In this segment from the Industry Focus: Tech podcast, Motley Fool analysts Dylan Lewis and Sarah Priestley explain the context around IAC's (IAC) spinoff of Match Group (MTCH), and why the move wasn't just a company tying its debt to a bad business and throwing it all away.
A transcript follows the video.
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This podcast was recorded on July 8, 2016.
Dylan Lewis: Match really hasn't been directly public for a long time. As I alluded to, they were nested under this publicly traded IAC up until last fall. They only recently sprung off. I think there are a couple different reasons for that. When we were prepping for this show, you talked about the idea that they wanted to separate financials due to debt. Do you want to touch on that a little bit?
Sarah Priestley: Yeah. When they bought PlentyOfFish, I think they added $575 million of debt. As a result, Moody's downgraded IAC, which meant Barclays analysts downgraded the stock, and all those kinds of things. I don't know the necessarily that played into the decision, but I imagine it was part of the discussion, certainly, because when they spun off Match, they spun off that debt responsibility onto a different entity. Your opinions on this, and I completely agree with you, is that this isn't necessary their offloading bad wood. To a certain extent, I think it's just they just want to allow investors a way to invest in the market, and they retain 85% of shares, 98% of voting interest. They clearly want to keep a foot in the door with online dating.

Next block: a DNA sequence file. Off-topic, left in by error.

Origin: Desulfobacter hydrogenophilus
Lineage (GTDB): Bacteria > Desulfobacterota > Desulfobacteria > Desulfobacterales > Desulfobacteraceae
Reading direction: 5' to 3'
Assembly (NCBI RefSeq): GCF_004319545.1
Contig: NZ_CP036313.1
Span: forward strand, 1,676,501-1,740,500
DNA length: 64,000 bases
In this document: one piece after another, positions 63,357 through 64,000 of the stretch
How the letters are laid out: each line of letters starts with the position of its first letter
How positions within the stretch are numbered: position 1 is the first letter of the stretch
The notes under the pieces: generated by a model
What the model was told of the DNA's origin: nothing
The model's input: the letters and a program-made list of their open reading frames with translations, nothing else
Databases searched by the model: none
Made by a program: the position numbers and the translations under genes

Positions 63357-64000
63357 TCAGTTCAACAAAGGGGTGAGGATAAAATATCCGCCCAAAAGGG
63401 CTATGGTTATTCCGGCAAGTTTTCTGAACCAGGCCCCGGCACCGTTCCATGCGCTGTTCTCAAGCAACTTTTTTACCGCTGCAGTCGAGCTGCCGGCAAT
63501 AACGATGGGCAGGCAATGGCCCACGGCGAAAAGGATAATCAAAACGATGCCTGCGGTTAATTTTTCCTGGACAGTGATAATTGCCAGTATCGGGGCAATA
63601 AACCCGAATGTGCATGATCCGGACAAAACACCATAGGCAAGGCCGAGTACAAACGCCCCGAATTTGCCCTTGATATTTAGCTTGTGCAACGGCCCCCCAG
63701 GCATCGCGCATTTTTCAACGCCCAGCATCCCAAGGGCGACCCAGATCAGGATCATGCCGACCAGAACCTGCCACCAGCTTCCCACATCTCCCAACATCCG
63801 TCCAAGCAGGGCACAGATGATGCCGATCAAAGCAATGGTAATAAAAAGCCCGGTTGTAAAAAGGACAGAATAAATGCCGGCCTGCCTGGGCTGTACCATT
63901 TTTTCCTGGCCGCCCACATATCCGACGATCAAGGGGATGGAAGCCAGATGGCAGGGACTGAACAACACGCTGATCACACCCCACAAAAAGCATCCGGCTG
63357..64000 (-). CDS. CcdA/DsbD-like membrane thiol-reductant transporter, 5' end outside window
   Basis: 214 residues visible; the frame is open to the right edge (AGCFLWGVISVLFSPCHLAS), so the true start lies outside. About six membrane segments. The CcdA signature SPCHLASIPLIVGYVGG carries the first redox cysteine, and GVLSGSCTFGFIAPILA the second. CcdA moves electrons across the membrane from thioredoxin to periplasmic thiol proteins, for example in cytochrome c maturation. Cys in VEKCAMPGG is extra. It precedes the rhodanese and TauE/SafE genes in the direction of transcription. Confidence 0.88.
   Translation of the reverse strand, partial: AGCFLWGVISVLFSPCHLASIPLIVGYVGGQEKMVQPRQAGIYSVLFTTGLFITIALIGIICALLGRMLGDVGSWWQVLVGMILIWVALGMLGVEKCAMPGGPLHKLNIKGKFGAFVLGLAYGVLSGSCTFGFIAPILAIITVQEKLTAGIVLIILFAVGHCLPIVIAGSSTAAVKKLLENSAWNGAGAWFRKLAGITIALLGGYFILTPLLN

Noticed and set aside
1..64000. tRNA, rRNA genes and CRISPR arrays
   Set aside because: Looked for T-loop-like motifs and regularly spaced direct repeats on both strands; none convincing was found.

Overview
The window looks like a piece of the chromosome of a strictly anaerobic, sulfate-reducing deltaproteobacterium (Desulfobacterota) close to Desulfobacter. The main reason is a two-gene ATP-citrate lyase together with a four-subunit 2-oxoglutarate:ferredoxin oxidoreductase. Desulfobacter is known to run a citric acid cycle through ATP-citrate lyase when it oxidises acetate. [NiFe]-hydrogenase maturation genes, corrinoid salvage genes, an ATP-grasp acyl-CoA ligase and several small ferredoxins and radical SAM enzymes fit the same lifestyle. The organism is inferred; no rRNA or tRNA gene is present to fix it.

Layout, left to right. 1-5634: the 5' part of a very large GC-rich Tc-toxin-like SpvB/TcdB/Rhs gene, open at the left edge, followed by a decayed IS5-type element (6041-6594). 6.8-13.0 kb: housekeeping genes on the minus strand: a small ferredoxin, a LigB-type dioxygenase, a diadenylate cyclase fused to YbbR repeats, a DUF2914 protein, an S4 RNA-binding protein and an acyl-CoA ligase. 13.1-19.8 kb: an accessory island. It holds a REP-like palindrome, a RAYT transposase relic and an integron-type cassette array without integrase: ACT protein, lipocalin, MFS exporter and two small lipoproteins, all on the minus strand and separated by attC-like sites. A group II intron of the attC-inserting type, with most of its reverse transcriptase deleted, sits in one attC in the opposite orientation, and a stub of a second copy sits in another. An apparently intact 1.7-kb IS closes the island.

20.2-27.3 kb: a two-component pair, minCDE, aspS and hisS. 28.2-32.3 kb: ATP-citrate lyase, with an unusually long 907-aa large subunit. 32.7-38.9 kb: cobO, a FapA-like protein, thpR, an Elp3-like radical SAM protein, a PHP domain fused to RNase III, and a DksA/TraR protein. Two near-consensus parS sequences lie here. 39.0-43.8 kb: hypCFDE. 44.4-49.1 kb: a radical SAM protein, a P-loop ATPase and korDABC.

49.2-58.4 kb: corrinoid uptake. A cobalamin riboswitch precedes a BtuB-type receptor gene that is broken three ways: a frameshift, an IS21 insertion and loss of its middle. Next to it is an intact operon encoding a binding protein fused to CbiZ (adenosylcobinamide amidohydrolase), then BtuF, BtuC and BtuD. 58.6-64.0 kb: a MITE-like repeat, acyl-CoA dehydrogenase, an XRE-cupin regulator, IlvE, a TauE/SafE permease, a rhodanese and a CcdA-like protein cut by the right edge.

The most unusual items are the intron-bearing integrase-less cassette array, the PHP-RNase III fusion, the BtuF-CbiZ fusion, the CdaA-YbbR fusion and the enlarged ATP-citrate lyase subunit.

Lewis: Yeah, when you hear "spin off," sometimes you think, this is a company just bailing on a bad business. You look at what IAC decided to do with a spinoff, like you said, they're retaining 85% and 98% of the voting interest. I mean, it's clear that they think this is a really great business. They wouldn't be holding on to that much of it if they didn't think that. This is kind of like how you see a founder-led business that the CEO and founder still owns 20% of the company after going public. It's one of those things, as Fools, that we really like, because it shows they have skin in the game. They may be going public, they may be accessing some capital, but they want to see this business succeed as much as investors do.